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Wednesday, April 20, 2005

Cultural Experience

I had a bit of a cultural experience this morning. One of my employees is in India at the moment, and needed me to send him some money. Unfortunately he banks with Bank Of Baroda.

When I came to Dubai my first employer was with Baroda, and I would occasionally have to go there to cash a cheque. The place was always swamped, the bureaucracy archaic, and the queueing horrendous (typical Indian queue, 1 deep and two hundred wide).
I'm a fairly forgiving sort of bloke, so I was prepared to believe that BoB might have improved in the last ten years. They might even have computers.

Wrong. (Well they do have computers, but they're probably only 386s).

I went in, and could not find a counter for Remittances. I asked a lady who did not seem too busy, and we had a difficult conversation. She pretended to misunderstand what I wanted at first and told me to go to the currency exchange house next door. I asked her if I was in BoB and she didn't seem too sure.

Eventually she grasped the idea that I wanted to give them money to deposit in a BoB account in India, and told me to fill in a form. 'Which form?' I ask. She points at the guy next to me. 'One of those'. 'Ah, and where would I get one of those?'. She waved at several stacks of forms. None of them have a title that would give you a clue about their purpose.

By now she has decided that I am a moron, but I go way down in her estimation when I try to fill it in. You would expect to see things like 'recipient's name' 'account number' etc. But no, we have a box labelled 'favouring'. Apparently this is the name of the recipient. The unlabelled box under this is for the account number. After that is a label 'words'. 'Don't put anything there!' says my helpful guide. Eventually it is all done, and I have to go queue to pay the money to a cashier.

The cashier yells at me because I have not filled in the denominations of the notes I am presenting. I explain to her that this is her job. Hmmm.

Anyway, all done, and I go back to the first lady and ask how long the transfer will take. '10 days' she says, with evident glee. I can't believe it.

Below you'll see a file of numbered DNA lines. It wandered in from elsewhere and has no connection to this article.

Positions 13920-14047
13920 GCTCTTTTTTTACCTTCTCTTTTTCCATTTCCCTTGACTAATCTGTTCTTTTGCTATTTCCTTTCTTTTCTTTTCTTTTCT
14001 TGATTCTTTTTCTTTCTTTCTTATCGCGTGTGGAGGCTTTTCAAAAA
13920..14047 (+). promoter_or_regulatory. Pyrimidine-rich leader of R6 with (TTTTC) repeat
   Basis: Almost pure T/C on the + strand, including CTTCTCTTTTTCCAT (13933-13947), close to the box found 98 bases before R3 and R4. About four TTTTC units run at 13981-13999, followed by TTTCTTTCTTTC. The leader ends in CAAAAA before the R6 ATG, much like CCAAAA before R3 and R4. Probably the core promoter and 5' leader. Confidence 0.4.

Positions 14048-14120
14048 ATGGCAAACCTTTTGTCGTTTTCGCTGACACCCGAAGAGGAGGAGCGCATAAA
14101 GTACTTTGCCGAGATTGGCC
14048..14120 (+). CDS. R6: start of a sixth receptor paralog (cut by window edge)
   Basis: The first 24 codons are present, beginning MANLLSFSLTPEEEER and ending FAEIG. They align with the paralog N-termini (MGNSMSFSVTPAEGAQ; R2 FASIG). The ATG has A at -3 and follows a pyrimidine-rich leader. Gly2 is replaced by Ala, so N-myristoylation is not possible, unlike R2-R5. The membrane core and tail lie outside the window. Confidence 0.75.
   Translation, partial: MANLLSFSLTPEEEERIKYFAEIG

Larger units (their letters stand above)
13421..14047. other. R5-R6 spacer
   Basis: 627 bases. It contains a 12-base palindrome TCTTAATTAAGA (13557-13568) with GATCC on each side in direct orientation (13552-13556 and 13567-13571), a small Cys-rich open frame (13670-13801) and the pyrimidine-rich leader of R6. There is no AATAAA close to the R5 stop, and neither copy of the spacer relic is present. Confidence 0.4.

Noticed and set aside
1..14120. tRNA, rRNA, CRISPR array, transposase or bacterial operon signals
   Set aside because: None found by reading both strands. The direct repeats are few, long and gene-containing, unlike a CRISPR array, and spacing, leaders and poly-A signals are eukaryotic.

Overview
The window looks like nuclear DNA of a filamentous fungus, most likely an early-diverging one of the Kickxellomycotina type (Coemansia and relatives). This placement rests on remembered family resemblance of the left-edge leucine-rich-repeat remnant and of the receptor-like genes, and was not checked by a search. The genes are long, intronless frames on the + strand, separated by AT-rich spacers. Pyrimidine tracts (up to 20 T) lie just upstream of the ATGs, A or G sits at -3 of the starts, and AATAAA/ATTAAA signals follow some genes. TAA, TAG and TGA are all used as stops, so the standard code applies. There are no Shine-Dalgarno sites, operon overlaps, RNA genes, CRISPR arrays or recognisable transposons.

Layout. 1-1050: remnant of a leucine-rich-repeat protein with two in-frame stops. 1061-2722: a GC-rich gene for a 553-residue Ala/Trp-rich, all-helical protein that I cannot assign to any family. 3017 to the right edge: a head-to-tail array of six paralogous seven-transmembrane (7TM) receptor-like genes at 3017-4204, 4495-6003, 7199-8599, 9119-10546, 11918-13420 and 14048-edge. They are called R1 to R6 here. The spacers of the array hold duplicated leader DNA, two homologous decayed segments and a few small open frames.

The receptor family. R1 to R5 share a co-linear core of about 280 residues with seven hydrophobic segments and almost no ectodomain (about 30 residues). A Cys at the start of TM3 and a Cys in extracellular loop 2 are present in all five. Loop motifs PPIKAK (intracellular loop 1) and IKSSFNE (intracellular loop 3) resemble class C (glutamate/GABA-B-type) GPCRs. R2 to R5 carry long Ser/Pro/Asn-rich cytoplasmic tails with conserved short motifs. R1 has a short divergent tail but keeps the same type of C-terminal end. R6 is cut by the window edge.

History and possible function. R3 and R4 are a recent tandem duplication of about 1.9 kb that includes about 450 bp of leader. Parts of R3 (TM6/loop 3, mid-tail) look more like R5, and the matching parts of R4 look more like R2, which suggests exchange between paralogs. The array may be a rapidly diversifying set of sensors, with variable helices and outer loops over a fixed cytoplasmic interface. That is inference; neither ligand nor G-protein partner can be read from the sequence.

Back at the car. Oh, I forgot to mention the other great thing about BoB in Dubai - you cannot easily park within half a mile of the building. Back at the car I have look at my receipt, and noticed it is being done as an MT - a Mail Transfer! For goodness' sake. I go back to BoB, which by this time is full of people, but eventually I get to the front of the queue and get them to change it to TT - Telegraphic Transfer'. First lady is shocked. She says 'but you have to pay 80 dirhams for that!', and I say it's not a problem.

Anyhoo, got it changed, and it'll be there in 2 days. But how interesting that this lady sold me the cheap but slow option, and when I queried the intended slowness of the service she did not even think to offer the more expensive but faster service. Hmmm. Not destined for a career in marketing, methinks.

2 Comments:

Blogger secretdubai said...

Banking confuses the hell out of me, but could you not just have wired it from a (normal, 21st century, first-world bank) to his BoB account in India? I have even sent money to overseas banks through NBD.

Or just sent it hawala-style through Western Union?

3:14 pm  
Blogger Keefieboy said...

I guess I could have sent it from another bank, but I figured that using BoB should be quicker, because it's a simple interbranch transfer.

I know when I have money tranferred to or from my HSBC account, if it is being sent or received by another HSBC branch, anywhere in the world, it happens within 24 hours.

As it turned out with that BoB transfer, my employee was back in Dubai before the money arrived in Kerala!

4:37 pm  

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